Since much of the debt is borrowed long-term at low interest rates, the best way to reduce its burden on future generations is to encourage inflation.

Savers may lose out on the deal, but to those in Washington, the idea of inflating our way out of debt is irresistible.

Of course, sometimes we can depend on an independent central bank to resist this temptation. But at present, Fed Chairman Ben Bernanke is committed to near-zero interest rates in his fight against deflation.

Now you don't have to be a conspiracy theorist to realize that, if the power structure is committed to at least moderate inflation, inflation is what you are going to get.

In fact, it is already brewing.



To continue reading, please click here...

Why Warren Buffett Is Buying – And You Should Be Too

Legendary investor Warren Buffett recently made news with his purchase of International Business Machines Corp. (NYSE: IBM), though I can't say I'm surprised.

Despite criticism that he's buying into a top-heavy market, that IBM is at a premium, and that he's losing his touch, chances are Buffett knows exactly what he's doing.

And guess what, it's exactly what I've been counseling investors to do since this crisis began - bolster defenses by putting money to work in companies that are backed by trillions of dollars in tailwinds, and have solid defensible businesses (Buffett calls these "moats").

According to a Berkshire Hathaway Inc. (NYSE: BRK.A, BRK.B) filing made Monday but dated Sept. 30, 2011, Buffett also waded into General Dynamics Corp. (NYSE: GD), DirecTV (Nasdaq: DTV), CVS Caremark Corp. (NYSE: CVS), Intel Corp. (Nasdaq: INTC) and Visa Inc. (NYSE: V).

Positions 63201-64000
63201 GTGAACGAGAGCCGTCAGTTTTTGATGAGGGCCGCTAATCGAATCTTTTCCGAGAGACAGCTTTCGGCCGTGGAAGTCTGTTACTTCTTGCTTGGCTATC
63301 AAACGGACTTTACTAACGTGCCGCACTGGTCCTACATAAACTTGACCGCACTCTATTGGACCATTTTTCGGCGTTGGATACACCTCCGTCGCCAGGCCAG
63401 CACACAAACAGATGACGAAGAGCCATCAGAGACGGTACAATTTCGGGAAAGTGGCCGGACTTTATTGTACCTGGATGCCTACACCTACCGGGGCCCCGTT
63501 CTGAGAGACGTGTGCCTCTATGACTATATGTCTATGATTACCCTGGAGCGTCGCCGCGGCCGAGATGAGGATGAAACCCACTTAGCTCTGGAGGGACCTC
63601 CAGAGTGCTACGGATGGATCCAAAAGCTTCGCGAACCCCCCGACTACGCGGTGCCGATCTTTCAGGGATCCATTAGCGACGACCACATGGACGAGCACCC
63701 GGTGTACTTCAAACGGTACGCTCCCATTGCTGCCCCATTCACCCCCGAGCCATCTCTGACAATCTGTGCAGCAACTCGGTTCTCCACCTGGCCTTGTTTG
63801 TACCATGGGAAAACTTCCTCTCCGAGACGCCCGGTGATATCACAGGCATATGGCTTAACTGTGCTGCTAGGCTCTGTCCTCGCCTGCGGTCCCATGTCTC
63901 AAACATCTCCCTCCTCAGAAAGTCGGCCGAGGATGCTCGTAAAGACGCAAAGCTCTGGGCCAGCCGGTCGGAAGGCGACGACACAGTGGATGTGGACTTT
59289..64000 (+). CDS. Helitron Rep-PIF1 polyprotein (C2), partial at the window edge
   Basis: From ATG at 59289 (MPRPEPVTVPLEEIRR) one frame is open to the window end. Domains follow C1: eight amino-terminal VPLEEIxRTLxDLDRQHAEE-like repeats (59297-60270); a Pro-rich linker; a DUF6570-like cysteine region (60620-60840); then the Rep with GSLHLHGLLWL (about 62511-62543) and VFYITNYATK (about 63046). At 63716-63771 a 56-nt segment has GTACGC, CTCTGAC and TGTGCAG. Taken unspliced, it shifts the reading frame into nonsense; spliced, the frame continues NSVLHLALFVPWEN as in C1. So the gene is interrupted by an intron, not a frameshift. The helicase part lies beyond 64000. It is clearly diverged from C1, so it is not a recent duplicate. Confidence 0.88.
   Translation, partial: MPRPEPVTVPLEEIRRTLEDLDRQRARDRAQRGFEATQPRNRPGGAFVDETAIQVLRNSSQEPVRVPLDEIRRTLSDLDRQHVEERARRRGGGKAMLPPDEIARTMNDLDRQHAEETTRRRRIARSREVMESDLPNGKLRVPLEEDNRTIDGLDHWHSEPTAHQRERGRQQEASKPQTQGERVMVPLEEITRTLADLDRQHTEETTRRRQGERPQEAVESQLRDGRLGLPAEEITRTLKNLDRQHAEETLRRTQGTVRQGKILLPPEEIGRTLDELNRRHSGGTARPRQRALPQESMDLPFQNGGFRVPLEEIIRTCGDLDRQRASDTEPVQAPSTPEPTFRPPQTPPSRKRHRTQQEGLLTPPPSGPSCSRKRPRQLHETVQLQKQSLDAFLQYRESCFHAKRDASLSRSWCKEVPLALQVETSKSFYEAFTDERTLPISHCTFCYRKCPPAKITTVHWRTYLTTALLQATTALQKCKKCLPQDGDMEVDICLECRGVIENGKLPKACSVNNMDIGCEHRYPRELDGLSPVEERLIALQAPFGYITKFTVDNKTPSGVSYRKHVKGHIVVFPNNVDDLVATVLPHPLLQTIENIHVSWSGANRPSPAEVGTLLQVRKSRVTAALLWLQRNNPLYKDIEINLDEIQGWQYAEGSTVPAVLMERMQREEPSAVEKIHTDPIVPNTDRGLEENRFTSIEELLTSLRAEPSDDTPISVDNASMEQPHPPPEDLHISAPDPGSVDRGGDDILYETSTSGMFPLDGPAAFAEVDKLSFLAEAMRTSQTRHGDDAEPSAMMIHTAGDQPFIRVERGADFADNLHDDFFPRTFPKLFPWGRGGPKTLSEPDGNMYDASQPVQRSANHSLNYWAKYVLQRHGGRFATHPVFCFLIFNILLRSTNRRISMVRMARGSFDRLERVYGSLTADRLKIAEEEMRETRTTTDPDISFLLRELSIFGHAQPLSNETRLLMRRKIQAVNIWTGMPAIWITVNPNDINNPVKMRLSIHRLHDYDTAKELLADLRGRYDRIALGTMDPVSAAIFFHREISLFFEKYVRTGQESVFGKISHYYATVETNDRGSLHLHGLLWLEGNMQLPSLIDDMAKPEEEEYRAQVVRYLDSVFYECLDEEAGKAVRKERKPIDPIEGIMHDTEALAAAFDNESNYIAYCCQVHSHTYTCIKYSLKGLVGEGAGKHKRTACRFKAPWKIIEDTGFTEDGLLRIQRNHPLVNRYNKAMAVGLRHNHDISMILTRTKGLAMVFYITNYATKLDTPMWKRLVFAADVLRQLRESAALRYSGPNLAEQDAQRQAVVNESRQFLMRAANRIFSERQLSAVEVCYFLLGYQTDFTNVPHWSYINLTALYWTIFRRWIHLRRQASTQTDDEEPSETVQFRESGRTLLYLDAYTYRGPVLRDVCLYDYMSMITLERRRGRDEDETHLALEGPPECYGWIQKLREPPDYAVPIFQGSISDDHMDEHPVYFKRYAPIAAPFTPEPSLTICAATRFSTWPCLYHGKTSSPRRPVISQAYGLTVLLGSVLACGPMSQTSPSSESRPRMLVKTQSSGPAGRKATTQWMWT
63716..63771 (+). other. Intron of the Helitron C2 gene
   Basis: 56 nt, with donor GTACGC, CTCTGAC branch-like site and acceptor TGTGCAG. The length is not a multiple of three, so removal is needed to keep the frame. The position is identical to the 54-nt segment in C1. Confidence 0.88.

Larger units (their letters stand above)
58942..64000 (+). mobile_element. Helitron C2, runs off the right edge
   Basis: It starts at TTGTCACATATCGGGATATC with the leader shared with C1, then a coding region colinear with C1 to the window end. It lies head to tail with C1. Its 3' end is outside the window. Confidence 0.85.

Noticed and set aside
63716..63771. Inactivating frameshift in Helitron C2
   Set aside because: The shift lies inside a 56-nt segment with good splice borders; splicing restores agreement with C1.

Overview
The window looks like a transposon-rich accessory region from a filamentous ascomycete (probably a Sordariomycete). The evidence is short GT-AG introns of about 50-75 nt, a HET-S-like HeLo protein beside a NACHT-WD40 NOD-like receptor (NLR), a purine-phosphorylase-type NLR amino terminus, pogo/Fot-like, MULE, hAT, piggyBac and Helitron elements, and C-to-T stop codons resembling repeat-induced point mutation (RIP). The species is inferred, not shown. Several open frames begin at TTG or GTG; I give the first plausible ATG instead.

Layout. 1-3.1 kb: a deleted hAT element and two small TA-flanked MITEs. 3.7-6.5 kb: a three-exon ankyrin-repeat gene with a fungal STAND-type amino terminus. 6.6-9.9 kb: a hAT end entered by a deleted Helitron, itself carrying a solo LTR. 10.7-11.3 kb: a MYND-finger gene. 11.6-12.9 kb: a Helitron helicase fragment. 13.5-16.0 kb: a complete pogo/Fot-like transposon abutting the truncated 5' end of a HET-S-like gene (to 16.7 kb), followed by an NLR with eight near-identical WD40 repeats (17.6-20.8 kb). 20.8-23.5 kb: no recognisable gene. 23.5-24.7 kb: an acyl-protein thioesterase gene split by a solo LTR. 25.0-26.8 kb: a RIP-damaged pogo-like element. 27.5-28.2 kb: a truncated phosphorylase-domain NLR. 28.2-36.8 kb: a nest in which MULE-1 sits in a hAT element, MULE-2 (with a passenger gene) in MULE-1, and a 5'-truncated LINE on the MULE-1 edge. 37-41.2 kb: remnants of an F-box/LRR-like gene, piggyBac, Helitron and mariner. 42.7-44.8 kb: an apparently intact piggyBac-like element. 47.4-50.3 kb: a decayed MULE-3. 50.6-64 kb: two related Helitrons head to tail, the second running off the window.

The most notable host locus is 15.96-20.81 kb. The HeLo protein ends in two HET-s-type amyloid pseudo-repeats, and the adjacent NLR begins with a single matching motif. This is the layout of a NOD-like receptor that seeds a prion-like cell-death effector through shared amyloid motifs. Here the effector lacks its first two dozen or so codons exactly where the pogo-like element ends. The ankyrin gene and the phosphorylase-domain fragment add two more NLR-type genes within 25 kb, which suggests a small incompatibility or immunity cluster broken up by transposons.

In the third quarter, Buffett funneled $10 billion into Berkshire's IBM stake, which now stands at 5.5%. Of course, Berkshire maintains a $13.5 billion stake in The Coca-Cola Co. (NYSE: KO) that remains the firm's largest.

Buffett Pulls the Trigger

As a long time Buffett watcher, I am somewhat surprised that he picked up Intel and IBM, if only because the Oracle of Omaha has a well-documented aversion to tech.

Still, I can see the logic. Both companies are global giants poised to profit from the whirlwind of growth set to take place thousands of miles from our shores in the decades ahead.

There are technical similarities, too.

For instance, IBM's price has risen more than 29% this year. As a result, at least five analysts have removed their buy recommendations because they believe the stock may have run its course, according to Bloomberg News and YahooFinance . At the moment, less than 50% of the analysts who cover IBM recommend buying the stock.